Oh Christ

He was pushed from the plane and his mind screams at the unfairness of it all.

The roaring wind penetrates cold while gravity grabs him by the balls and squeezes tight. His shirt flutters mad. His eyes water and his bare-feet clench hard and painful and the nails of his hands bite into the flesh of his palms.

How many people get to think about their murder as they are being murdered, he wonders.

He tries to breathe, but the air hits hard and his adrenaline races too fast and he wonders why it even matters.

The biggest issue is he has time to think. Play with the idea of his reality for a while.

He is falling.

That’s pretty much it.

He is falling.

But he is not dead yet. He wrestles with the idea of this. But there is no hope in that. There will be no branches to scramble for, or use in bracing for impact to prevent it from become not true.

The happy fact is; it is in fact not possible, if he had already struck land, to be falling. Hamlet said it best; to be, or not to be and soon he wont be, but he is, so that’s good.

Maybe he can make his existence stretch on forever by denying death is possible.

Maybe death can only happen if he allows it to.

He closes his eyes away from the vision of the rapidly approaching Earth and deny’s death’s potential.

Then he wakes in exquisite fiery white pain realizing too late death too serves a purpose and is sometimes preferable to living.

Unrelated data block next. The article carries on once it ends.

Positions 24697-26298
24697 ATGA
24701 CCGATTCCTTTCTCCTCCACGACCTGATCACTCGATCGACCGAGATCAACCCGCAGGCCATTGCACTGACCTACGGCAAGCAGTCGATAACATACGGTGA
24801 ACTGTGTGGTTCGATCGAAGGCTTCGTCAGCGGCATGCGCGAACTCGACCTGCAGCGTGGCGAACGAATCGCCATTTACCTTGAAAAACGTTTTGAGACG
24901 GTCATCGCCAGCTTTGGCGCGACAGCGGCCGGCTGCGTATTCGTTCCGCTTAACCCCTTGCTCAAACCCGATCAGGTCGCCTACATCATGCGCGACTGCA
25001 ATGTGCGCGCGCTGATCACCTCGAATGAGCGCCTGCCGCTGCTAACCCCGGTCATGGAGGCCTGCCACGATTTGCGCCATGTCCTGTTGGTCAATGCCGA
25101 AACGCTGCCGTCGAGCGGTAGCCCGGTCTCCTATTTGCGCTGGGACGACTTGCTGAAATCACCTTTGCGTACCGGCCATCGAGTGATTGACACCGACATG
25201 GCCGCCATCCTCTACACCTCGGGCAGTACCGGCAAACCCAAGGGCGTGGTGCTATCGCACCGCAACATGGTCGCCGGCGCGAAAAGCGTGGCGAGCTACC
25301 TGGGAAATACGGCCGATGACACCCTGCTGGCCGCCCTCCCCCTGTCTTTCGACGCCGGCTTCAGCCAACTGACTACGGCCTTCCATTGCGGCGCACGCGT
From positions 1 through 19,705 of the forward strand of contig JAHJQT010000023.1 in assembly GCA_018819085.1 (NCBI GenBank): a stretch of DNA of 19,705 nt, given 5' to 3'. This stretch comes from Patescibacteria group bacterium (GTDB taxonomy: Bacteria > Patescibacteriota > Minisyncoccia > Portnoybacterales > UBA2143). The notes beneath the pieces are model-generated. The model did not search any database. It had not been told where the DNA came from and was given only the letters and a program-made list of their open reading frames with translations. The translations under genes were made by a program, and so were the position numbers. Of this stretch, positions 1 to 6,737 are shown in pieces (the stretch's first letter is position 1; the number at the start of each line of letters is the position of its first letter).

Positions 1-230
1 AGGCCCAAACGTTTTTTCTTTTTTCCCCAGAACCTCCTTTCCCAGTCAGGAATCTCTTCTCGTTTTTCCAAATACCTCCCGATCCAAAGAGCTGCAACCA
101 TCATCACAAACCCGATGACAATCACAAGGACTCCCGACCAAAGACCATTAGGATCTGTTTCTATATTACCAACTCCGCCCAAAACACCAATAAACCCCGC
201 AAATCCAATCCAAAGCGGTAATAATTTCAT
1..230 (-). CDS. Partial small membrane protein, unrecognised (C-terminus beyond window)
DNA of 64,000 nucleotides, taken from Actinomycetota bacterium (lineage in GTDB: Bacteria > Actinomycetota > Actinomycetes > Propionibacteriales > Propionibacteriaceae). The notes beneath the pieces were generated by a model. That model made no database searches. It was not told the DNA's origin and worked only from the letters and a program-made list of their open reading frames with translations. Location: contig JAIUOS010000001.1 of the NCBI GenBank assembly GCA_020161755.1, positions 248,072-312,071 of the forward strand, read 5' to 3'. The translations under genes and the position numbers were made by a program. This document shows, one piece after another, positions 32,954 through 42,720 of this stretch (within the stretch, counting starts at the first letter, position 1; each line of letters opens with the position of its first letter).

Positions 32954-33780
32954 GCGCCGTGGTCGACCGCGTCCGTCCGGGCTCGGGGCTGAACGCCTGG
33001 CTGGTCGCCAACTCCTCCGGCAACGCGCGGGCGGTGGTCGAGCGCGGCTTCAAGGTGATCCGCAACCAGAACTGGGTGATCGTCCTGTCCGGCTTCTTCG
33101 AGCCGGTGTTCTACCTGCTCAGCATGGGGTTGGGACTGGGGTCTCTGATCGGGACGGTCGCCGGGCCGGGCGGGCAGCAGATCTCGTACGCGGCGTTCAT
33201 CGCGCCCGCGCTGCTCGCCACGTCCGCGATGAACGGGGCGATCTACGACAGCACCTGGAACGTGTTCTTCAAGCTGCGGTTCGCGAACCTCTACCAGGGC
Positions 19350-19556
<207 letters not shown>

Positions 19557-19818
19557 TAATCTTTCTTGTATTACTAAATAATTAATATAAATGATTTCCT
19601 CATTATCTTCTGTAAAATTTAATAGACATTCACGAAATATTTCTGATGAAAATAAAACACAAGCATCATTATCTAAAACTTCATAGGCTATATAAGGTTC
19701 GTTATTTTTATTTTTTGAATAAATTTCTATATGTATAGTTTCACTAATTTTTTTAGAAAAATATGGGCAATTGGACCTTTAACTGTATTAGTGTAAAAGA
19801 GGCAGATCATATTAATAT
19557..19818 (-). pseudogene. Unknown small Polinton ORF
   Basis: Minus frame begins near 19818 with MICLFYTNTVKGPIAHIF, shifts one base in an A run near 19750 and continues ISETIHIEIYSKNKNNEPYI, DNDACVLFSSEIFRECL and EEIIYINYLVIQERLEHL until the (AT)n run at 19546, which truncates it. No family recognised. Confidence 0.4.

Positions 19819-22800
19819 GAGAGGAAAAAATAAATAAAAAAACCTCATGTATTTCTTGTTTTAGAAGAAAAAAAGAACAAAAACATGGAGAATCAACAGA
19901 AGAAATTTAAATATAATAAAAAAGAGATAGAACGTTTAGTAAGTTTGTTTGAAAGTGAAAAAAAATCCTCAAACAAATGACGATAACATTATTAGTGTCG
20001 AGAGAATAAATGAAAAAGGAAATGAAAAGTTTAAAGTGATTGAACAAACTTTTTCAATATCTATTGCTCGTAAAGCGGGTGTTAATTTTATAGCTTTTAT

Feast of Foul Funk

i wonder

does Madonna’s

shoulder taste

like dandruff and sweat

or

the dirty polluted

East Village

music scene

likely

it doesn’t

matter

if she’s sharing

Ann Lockley

ann-lockley

 

 

 

Ann Lockley angrily rubs tears from her eyes. She refuses to be sad. She has convinced herself it’s perfectly fine to be a little girl with no friends who lives on a cold rock that gets smaller with every splash of frigid North Atlantic water that reaches its shore.

A lighthouse stands tall on this island and a gravel path leads to a small wooden dock. Both are painted white. A motorboat bobs in the grey water dotted with rust and neglect. A lobster pot marked with a small red striped buoy sits about hundred feet out. Not a single plant grows here. Not a single animal lives here. Just the howling salty wind and a never changing slate grey sky dotted with a small white splotch that some say is a star millions of miles away.

Ann shares this desolate place with her father. He is tall and has little to say to her since her mother died. She doesn’t like looking at him, because she can tell he doesn’t like looking at her anymore either. She has caught him crying when he thinks she is on the other side of the island. She doesn’t like knowing her father cries. He promised her mother that he wouldn’t and he does and that makes him a liar. She doesn’t want her father to be a liar. She wants him to laugh and pick her up and dance with her and rub her face with his great bushy beard and take her out on the boat and fish with her and answer her questions about life.